All three are different in terms of syntax, features, and performance. In this chapter we will learn how to work with the database effi ciently, when to use models and when not to, how to work with multiple databases, how to automatically preprocess Active Record fi elds, and how to use powerful database criteria. In this chapter we will use the Sakila sample database Version 0. Be it a small website or a social network, at least some parts are powered by databases.

We will measure the execution time and memory usage to determine when to use these methods. Getting ready 1. Create a new application by using yiic webapp as described in the offi cial guide at the following URL: 2.

Download the Sakila database from the following URL: 3. Execute the downloaded SQLs; fi rst schema then data. Use Gii to create models for the actor and film tables.

At the bottom there are statistics that give information about the memory usage and execution time. Let's review the preceding code. The actionar action method gets model instances by using the Active Record approach. We then simply iterate over all the actors and for each actor over each fi lm. Then for each item, we print its name. The actionquerybuilder function uses query builder. We then add query parts one by one with from, join, and leftjoin. These methods escape values, tables, and fi eld names automatically.

The queryall function returns an array of raw database rows. Each row is also an array indexed with result fi eld names. We pass the result to renderrows, which renders it.

With actionsql, we do the same, except we pass SQL directly instead of adding its parts one by one.

The renderrows function renders the query builder. The DAO raw row requires you to add more checks and generally, it feels unnatural compared to rendering an Active Record result. Performance Extra features Best for Gii will generate models and relations for you.

Produces an array of properly nested models as the result. Higher memory usage and execution time compared to SQL and query builder. Quotes values and names automatically. Prototyping selects. Update, delete, and create actions for single models the model gives a huge benefit when using with forms. Produces raw data arrays as the result. Working with large amounts of data, and building queries on the fly. Not very suitable for building a query on the fly.

Produces raw data arrays as results. Complex queries you want to complete with pure SQL and have maximum possible performance. There's more In order to learn more about working with databases in Yii, refer to the following resources: See also The Using CDbCriteria recipe 12 Database, Active Record, and Model Tricks Defining and using multiple DB connections Multiple database connections are not used very often for new standalone web applications.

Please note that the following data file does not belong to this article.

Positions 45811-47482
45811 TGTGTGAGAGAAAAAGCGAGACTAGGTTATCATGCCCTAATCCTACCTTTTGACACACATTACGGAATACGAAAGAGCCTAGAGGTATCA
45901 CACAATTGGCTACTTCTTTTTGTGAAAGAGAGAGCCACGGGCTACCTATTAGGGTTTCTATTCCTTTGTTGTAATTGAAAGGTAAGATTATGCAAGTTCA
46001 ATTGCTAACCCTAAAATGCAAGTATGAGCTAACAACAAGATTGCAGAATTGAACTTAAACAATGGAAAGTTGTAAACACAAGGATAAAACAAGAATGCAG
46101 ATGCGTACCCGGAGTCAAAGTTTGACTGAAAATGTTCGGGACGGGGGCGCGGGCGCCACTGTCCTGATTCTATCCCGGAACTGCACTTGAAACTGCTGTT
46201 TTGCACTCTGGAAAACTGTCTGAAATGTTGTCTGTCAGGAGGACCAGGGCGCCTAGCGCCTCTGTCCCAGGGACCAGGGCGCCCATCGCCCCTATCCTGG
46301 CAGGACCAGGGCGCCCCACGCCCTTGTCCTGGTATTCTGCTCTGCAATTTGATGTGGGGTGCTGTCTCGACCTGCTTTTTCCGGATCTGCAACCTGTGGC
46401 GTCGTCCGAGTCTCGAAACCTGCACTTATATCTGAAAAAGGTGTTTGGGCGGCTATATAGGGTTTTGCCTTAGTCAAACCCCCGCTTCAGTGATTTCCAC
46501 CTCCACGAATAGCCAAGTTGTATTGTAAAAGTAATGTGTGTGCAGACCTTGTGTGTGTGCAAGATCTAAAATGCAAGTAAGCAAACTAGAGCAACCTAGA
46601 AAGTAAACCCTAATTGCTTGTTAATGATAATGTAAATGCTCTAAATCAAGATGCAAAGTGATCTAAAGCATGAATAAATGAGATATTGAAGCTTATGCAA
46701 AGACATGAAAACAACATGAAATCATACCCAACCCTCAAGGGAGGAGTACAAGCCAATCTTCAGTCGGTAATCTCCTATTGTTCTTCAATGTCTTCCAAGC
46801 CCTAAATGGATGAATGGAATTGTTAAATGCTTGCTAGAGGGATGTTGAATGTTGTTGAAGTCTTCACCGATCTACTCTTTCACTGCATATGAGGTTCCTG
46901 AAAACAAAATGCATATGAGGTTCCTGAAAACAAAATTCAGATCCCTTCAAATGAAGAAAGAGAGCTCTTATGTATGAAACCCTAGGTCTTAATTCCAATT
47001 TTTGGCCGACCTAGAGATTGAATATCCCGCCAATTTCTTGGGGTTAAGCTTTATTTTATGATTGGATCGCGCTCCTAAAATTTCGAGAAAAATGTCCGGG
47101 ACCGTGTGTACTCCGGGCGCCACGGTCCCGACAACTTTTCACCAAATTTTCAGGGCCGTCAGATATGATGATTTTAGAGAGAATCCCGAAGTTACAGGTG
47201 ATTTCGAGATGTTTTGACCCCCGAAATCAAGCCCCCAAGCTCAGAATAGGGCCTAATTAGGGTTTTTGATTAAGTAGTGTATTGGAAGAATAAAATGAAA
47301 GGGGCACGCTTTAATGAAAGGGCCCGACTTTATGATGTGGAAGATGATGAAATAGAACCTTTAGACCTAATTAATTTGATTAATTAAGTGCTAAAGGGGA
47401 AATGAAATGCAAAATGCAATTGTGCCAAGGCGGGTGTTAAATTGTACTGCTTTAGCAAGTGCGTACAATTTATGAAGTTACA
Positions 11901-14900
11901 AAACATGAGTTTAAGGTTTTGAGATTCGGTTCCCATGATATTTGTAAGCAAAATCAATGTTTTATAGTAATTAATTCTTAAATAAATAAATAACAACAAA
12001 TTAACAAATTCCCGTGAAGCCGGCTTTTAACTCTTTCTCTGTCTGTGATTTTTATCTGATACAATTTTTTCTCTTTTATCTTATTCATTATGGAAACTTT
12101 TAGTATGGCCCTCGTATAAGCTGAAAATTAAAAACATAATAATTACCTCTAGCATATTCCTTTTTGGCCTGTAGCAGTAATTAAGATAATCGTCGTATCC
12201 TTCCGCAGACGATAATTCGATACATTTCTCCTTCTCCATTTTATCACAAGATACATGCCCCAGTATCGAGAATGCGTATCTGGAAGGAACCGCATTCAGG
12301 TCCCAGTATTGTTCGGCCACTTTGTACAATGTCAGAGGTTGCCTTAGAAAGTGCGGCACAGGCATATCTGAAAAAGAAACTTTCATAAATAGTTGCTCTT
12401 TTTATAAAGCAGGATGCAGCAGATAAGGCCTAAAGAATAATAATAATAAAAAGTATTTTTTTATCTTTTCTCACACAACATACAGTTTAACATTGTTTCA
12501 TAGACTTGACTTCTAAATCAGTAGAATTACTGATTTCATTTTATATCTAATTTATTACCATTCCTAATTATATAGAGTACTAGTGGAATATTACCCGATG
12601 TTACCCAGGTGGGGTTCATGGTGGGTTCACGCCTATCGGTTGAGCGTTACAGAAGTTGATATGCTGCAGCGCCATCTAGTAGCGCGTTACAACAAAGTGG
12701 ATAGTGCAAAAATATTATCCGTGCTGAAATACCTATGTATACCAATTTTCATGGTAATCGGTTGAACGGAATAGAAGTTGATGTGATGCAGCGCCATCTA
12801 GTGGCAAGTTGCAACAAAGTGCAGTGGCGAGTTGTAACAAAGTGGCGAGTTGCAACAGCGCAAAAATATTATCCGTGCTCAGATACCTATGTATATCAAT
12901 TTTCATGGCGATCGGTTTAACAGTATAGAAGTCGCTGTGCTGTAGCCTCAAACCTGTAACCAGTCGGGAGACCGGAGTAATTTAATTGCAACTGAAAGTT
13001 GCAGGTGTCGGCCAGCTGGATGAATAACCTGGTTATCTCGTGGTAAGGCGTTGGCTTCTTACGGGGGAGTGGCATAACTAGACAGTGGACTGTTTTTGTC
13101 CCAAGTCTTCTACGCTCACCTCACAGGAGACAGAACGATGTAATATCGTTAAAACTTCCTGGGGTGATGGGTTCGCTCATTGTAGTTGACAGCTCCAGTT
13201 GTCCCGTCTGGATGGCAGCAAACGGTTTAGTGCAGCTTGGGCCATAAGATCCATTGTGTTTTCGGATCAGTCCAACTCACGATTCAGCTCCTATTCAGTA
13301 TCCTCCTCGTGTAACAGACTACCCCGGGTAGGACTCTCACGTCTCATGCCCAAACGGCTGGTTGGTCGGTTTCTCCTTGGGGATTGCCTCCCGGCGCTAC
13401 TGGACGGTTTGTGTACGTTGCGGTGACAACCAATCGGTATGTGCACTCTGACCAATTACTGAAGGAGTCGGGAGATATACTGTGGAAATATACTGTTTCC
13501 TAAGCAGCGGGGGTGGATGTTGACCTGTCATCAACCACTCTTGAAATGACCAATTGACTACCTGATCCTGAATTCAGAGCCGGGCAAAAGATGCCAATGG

However, when you are building an add-on application for an existing system, you will most probably need another database connection. Create two MySQL databases named db1 and db2. Copy it, rename the db component to db2, and change the connection string accordingly. That is it. Book Description Key Features Learn how to use Yii 2 efficiently through clear examples and core features, and see how to use tests, create reusable code snippets, core widgets, deployment, and more This book provides you with a wide space for practice approaches and helps you to learn about the new Yii2 framework.

Understand the difference between the Yii 1. It works to streamline your application development time and helps to ensure an extremely efficient, extensible, and maintainable end product. Being extremely performance optimized, Yii is a perfect choice for any size project. However, it has been built with sophisticated, enterprise applications in mind. You have full control over the configuration from head-to-toe presentation-to-persistence to conform to your enterprise development guidelines.Now we will run a test and make sure it fails.

It is used to highlight Yii deinitive guide examples, and we can use it to do the same for our application. You can refer to the following sources to get more information about ixtures: For this purpose we need to execute the extra SQL query manually.

When developing using case insensitive ilesystems such as ones used by Windows, make sure you're using the same case in both the ilename and code since it can be a problem when you deploy your code to a case sensitive Linux server.